Mindfulness and Meditation: What’s the Difference?

You’ve probably heard a lot recently about mindfulness – especially if you’re a regular reader / follower of my blog. The concept of mindfulness as a regular practice is popping up everywhere in self-help books, yoga and lifestyle magazines, and online courses as a way of living a better, healthier life.

You may also have noticed that people tend to use the terms ‘mindfulness’ and ‘meditation’ pretty much interchangeably, but they are NOT exactly the same.

They are complementary and, in many ways, overlapping. Mindfulness can help ease you into a meditation practice and is an essential element of meditation. Both practices are fundamental techniques to develop your inner life, reduce stress, and become calmer.

But there’s a big difference between the two, and it’s a difference grounded in focus.

You might think of mindfulness as the opposite of multitasking. Doing something mindfully, whether it’s hiking your favorite mountain trail, driving your car or doing the dishes, means focusing your attention on every aspect of what you’re doing. It’s easy to let your mind drift when you’re doing an ordinary task and suddenly ‘come back.’

Mindfulness stops and notices what’s going on around you while you are in the moment – it’s externally focused. Mindfully walking means being aware of every step, how the ground feels under your foot, the smell and temperature of the air, the sounds of birdsong or wind in the treetops, how your body feels as you move through space. Mindfulness means being fully engaged with your senses and how they are interacting with the world.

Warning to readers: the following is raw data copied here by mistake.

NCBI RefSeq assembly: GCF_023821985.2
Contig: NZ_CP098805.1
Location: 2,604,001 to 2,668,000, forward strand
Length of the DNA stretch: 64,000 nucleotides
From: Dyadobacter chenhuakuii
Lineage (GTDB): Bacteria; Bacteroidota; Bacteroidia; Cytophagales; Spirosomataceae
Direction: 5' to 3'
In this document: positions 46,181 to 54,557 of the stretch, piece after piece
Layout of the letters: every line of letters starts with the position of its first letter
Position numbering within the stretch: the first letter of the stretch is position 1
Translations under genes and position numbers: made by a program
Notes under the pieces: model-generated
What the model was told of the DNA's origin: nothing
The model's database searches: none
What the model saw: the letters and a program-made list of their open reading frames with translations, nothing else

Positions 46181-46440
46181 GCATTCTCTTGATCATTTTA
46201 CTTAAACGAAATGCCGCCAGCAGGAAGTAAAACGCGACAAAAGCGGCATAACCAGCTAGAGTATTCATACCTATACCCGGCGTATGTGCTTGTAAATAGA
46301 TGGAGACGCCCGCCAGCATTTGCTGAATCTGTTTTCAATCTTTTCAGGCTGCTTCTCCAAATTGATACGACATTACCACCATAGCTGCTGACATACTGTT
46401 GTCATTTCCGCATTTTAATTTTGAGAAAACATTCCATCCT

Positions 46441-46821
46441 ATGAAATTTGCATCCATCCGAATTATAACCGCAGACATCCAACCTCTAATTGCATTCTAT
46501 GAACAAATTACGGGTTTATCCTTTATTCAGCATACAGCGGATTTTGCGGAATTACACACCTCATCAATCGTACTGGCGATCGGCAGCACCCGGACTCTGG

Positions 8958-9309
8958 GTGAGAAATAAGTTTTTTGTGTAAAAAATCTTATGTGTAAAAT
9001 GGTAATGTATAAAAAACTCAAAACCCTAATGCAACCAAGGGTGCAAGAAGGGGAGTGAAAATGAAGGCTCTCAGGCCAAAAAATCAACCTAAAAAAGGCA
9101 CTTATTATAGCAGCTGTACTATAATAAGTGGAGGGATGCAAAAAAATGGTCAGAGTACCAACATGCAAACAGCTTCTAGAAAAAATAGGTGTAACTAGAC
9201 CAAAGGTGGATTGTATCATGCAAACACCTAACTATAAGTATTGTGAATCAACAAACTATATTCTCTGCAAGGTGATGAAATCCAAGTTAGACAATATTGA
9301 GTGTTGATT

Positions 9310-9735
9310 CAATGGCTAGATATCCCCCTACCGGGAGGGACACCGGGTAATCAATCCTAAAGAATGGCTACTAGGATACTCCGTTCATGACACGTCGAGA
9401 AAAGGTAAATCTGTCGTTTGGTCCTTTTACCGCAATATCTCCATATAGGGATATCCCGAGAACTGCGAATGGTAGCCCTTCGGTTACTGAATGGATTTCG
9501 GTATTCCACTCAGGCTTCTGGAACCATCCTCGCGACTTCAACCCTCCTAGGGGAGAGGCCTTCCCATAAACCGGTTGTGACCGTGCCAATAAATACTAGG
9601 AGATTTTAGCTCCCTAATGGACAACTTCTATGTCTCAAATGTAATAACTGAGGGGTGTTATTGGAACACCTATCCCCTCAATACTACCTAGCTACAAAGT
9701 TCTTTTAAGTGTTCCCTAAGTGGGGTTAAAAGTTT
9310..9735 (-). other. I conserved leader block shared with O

Mindful living means giving your full attention to the person, situation, or task in front of you right now. It keeps you firmly grounded in the present moment. If you are living mindfully, your mind can’t stay stuck on past hurts, grievances, or events, and it can’t project your worries into the future because your full attention is taken up by the present. Life slows down and becomes more thoughtful, less reactive, calmer.

On the other hand, meditation takes a mindful approach and turns your attention inward. Meditation is the practice of finding peace within. It’s a more formal process than mindfulness and requires a physical and mental separation from what’s going on around you. You close your eyes, find a restful pose or take a seat in a restful area, and perhaps recite a mantra to help you focus and block out external stimuli.

When you meditate, you withdraw your attention from the outside world and focus on your inner world. You create a quiet space to detach and let your mind and body relax. Developing a meditation practice allows you to notice and observe your thoughts and feelings, thereby increasing your self-knowledge.

Mindfulness and meditation are separate but complementary practices that will help you create a happy, more relaxed life.

If you’re currently leading a busy, distracted life, starting with a mindfulness practice can help you prepare for the quiet of a meditation practice. Start where you are, with what you’ve got – just a few minutes a day (or several times a day) can help you to build up your mindfulness and meditation “muscles” and soon you’ll be incorporating these healthy practices into your every day life.